This was a good week for art sleuths out there, and thus for WAM. While visiting the Museum for another project, paper conservator Jane Sugarman looked at the mystery drawing and figured out that the inscription did not read “Trinini,” but rather the country Tunisia. From that, I was able to decipher part of the upper right inscription to read “Gafsa.” The town of Gafsa, also spelled Qafsah, has been around since Roman times when it was known as Capsa.
The next day, I got a post from the Ackland Art Museum’s Chief Curator, Peter Nisbet, who identified the signature as “Medgyes.” Better known as a furniture and stage designer than as an artist, Ladislas Medgyes was born in Hungary but worked in New York from the 1920s until his death sometime in the late 1940s.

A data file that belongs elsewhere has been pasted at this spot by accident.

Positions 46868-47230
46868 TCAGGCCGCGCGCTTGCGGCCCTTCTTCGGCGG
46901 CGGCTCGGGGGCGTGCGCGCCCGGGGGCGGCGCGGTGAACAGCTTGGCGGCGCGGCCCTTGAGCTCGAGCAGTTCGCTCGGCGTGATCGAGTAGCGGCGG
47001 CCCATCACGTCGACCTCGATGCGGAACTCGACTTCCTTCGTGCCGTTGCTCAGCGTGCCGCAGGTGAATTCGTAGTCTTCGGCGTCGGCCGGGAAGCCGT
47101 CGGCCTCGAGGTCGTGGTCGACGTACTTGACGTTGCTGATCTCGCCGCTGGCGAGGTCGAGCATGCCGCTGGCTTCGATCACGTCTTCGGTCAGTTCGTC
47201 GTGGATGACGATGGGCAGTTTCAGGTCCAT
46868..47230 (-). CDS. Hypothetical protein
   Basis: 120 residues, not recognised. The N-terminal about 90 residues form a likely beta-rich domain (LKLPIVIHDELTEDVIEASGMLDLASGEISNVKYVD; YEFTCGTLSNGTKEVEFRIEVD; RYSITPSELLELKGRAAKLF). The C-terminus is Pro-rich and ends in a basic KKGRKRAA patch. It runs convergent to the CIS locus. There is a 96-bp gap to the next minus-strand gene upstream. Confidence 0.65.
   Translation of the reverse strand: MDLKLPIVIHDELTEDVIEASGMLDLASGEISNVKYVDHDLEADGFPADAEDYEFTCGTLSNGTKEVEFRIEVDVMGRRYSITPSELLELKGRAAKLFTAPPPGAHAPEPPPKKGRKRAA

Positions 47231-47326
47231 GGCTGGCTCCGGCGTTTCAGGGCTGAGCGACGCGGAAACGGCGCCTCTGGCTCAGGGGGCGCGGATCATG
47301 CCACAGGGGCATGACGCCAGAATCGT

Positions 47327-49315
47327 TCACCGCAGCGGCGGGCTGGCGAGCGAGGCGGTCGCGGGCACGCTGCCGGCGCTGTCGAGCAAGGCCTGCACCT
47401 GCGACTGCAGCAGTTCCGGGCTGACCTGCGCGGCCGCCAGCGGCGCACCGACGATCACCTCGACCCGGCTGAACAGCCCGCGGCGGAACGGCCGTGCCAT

Many, many thanks to both Jane and Peter for helping identify this wonderful drawing and for confirming that a career in the visual arts is never dull.
The Weatherspoon recently received grants from two of our city’s longstanding philanthropic leaders:
The Cemala Foundation and Tannenbaum-Sternberger Foundation. Inc. Both of these groups are mainstays in supporting nonprofit organizations in our community. One can only guess the scope—and effect—of their countless contributions over the years.
In the Weatherspoon’s case, their gifts are helping to address the sizable budget reductions we’ve experienced this year. The Cemala Foundation’s gift will help support the crucial staff position of Associate Curator of Education and some of her programs. Terri Dowell-Dennis works with the Guilford County Schools, conducts teacher workshops, organizes our biannual Community Days, offers tours to school and community groups, and dozens of other things to keep our education program vibrant and meaningful.
Tannenbaum-Sternberger has offered a challenge grant to support our lively exhibition and program schedule. For every 2 dollars that we raise, they will provide 1 dollar, up to $20,000.
You can help us meet our match by contributing online or by calling 336-334-5770
We’re truly grateful to both foundations.